In the Middle Ages, the community of Jews crossed the river to the huddled quarter that is still called the Ghetto; and from the slopes of the Janiculum there are fine views of the silvery Synagogue, built at the beginning of this century near the site of its several, much smaller predecessors, the four corners of its dome giving it a curiously Asian appearance and distinguishing it from all the other domes of Rome. During the Middle Ages, the Jews, protected by popes who valued their services, fared better in Italy than in other European countries, though they were subject to punitive taxes and, as early as the thirteenth century, were made to wear a yellow 0, precursor of horrors to come. Then the retrograde and, at times, paranoid papacy of the early modern period began to insist on marginalizing the Jews in new ways. Locked by night within the Ghetto by order of Paul IV in the sixteenth century, they were dragooned by subsequent popes into listening to Christian sermons and giving up all trades save moneylending, scrap metal, and rag. Forced to be objects of ridicule during carnivals and papal processions, they were periodically barred from owning land or practicing any profession (though they had once been physicians to the popes) and at last banned from any role in public life. Their fellow Romans, however, more simpatici than popes generally are, tended to be fond of their Jewish neighbors and to count them as friends and fellow citizens. It is, therefore, considered a terrible blot on the Roman character that the Nazis were able, during their occupation of the city, to round up the Jews of Rome en masse and deport them to Auschwitz on the fateful 16 ottobre 1943, a date most Romans have committed to memory and which occurred less than a hundred years after Garibaldi's Battalion of Hope had, by its youthful deaths on the Janiculum, won belated freedom and civil rights for all the citizens of Rome.
Shades of my own ancestors haunt the prospect from the Janiculum. Looking out across the valley in the hour before dawn, I can imagine there appearing on the northeast horizon bands of naked, mustachioed Celts, the locks of their lime-washed hair standing up on their heads, an "immense host, covering miles of ground with its straggling masses of horse and foot," as the Roman historian Livy described them. Early in the fourth century B.C. they rode their horses into a much smaller Rome, causing panic and flight among the inhabitants. "The air," wrote Livy, "was loud with the dreadful din of the fierce war-songs and discordant shout of a people whose very life is wild adventure." All who did not flee before the marauders hid themselves within the fortifications of the Capitoline Hill, save for the elderly, who could not climb and were slaughtered on their thresholds. Then, waiting for the dead of night, the barbarians almost made it up the Capitoline itself, climbing the stones that face the hill on one another's shoulders in an eerie silence no one thought them capable of. But at the last moment, just when the first of the invaders had reached the summit, the geese of the Capitoline, sacred to Juno whose temple stood on the heights, honked their frantic warnings, and the Celts were cut down. If I could examine the genetic cells of these fierce warriors, I could establish kinship.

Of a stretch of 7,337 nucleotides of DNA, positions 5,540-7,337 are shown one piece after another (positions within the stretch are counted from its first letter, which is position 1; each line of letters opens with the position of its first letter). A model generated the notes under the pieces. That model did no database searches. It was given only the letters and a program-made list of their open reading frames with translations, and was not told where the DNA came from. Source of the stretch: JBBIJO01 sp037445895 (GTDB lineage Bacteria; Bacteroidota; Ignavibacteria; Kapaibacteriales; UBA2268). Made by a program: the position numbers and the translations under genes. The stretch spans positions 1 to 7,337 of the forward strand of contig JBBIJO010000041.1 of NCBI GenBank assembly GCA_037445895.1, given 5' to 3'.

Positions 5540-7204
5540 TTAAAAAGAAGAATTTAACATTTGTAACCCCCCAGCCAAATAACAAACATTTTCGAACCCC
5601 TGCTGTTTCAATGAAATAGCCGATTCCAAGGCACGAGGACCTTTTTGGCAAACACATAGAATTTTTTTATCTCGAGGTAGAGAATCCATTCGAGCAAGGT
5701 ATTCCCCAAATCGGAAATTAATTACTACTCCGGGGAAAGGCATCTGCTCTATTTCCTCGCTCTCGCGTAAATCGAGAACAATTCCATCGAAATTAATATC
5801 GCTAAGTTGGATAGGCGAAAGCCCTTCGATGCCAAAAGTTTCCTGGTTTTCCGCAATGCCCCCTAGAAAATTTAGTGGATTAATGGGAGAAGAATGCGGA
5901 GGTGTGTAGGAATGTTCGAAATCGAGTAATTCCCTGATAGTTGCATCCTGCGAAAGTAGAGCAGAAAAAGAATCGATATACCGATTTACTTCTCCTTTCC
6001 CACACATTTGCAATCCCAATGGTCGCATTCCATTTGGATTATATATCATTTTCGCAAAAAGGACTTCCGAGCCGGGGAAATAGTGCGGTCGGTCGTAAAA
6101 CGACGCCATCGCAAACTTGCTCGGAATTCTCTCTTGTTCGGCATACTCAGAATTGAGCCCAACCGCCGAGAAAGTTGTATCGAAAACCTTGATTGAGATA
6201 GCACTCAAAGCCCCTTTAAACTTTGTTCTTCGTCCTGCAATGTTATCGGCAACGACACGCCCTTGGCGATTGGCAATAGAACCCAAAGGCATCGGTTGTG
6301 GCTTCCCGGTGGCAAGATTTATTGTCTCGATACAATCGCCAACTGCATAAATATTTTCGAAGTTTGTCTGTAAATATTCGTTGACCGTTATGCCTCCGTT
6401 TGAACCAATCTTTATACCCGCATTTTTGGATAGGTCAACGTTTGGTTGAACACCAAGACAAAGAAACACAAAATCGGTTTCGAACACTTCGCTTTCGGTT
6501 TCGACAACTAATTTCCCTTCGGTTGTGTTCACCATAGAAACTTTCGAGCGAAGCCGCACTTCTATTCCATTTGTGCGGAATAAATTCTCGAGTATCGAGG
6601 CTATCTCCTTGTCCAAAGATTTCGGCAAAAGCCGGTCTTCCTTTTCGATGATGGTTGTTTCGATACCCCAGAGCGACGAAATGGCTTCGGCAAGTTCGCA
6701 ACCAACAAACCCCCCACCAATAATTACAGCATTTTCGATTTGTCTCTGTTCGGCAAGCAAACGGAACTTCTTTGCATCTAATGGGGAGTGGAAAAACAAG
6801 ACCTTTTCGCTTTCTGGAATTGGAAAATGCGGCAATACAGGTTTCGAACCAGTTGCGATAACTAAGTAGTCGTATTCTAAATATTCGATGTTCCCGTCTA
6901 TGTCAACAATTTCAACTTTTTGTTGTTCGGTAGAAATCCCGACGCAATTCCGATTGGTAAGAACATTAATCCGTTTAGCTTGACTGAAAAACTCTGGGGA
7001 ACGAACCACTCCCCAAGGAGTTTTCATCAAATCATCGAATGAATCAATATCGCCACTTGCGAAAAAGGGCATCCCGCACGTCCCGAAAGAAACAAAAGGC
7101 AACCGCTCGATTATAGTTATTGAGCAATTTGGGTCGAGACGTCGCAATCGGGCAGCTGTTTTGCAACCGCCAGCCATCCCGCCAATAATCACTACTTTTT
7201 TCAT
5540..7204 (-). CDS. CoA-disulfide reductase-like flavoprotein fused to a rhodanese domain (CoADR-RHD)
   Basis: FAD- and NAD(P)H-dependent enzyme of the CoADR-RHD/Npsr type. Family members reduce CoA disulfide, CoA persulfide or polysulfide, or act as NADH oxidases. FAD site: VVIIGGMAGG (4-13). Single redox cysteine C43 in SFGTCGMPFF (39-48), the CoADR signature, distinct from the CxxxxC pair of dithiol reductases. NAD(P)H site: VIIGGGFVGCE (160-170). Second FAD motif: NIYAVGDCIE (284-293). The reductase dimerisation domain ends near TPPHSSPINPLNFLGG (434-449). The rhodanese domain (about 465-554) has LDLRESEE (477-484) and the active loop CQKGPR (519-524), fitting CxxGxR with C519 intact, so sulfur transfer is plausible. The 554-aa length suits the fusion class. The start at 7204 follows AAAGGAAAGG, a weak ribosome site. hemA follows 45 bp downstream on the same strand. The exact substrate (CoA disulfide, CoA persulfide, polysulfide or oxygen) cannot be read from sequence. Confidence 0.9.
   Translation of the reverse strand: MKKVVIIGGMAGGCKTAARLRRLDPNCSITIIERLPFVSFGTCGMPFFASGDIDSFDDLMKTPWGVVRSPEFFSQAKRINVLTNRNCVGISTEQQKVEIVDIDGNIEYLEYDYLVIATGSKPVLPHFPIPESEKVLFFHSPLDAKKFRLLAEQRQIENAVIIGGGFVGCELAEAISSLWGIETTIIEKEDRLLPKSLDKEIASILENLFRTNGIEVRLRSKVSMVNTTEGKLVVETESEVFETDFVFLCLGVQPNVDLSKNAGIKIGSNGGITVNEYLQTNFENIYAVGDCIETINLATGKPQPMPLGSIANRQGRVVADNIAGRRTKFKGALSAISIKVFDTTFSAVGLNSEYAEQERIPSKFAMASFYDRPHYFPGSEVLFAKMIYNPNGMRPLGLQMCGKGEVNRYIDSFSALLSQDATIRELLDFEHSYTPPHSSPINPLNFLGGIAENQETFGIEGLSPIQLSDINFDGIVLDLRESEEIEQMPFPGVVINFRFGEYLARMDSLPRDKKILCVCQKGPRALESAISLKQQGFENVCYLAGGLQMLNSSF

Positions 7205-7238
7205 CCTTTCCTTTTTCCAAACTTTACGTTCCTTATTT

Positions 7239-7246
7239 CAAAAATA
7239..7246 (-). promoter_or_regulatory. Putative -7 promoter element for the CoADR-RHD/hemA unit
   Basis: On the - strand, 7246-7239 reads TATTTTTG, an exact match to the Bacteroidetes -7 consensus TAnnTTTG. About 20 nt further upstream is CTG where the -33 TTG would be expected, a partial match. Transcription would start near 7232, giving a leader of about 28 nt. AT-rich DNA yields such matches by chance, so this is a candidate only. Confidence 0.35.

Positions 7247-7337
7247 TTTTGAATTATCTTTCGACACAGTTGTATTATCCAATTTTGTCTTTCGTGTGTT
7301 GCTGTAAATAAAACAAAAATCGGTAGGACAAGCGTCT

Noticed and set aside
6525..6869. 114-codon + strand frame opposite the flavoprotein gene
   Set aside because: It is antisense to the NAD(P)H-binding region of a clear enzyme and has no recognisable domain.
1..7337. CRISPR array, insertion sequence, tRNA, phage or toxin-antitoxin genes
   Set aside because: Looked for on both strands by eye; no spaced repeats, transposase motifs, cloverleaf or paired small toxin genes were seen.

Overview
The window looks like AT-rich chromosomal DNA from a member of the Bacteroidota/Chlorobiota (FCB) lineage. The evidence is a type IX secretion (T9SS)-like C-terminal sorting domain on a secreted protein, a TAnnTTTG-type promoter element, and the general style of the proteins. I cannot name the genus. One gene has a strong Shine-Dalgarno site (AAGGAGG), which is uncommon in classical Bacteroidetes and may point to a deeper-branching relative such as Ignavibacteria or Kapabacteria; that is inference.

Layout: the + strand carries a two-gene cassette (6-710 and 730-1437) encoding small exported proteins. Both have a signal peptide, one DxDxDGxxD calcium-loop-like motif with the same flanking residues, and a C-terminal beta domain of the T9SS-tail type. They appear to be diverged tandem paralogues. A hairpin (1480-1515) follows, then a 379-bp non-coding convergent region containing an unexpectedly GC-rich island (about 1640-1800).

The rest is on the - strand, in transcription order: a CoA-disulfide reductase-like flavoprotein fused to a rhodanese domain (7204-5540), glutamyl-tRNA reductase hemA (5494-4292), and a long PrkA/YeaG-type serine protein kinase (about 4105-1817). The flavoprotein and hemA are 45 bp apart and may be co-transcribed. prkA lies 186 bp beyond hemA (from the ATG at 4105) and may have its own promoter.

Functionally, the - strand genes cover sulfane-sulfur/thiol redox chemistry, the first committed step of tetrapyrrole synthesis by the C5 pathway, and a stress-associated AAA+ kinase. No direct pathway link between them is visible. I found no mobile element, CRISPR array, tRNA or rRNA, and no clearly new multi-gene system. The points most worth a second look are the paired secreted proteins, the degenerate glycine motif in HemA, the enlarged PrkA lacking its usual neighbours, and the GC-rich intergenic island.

I can claim even closer kinship with the Irish noblemen Hugh O'Neill, earl of Tyrone, and Rory O'Donnell, prince of Tyrconnel, who lie buried beneath the flagstones of San Pietro in Montorio on the east side of the Janiculum. They fought against impossible odds and almost succeeded in expelling the English occupiers from "Elizabethan" Ireland. Was the prototype of "Tyrconnel's dread war cry, 'O'Donnell Abu!,' " which rang out in Ireland against the soldiers of Elizabeth I, heard first in the western world at the gates of Rome on that faraway morning in 390 B.C.? Beneath the square cobblestones of the Janiculum, who knows whose history remains to be recovered?
The story of the world, like the history of its hills, is written in blood, the blood of barbaric warriors and bold partisans, of old women and beardless boys, of the guilty and the innocent. And what is the "desire of the everlasting hills"? What could be the meaning of this phrase, taken from the blessing of Jacob on his son Joseph, the last of the patriarchs? Is not the desire of the everlasting hills that they be saved from their everlastingness, that something new happen, that the everlasting cycle of human cruelty, of man's inhumanity to man, be brought to an end?
Two thousand years ago a man was born into a family of carpenters in occupied Palestine. He was a small-town Jew, born in a bad time for Jews. Their land was no longer their own, and they had been made to bow before a succession of conquerors who had diluted their proud culture and, as many would have said, infected it. His name, as everyone knows, was Jesus of Nazareth—or, as the Jews of his own day called him, Yeshua. As everyone knows, he preached a message of mercy, love, and peace and was crucified for his trouble. This unlikely character has long been accounted the central figure of Western civilization. Even now, as we cross to the beginning of the third millennium since his birth, we count our days by his appearance on earth; and, though our supposedly post-Christian society often ignores and even ridicules him, there are no serious suggestions for replacing him as the Icon of the West.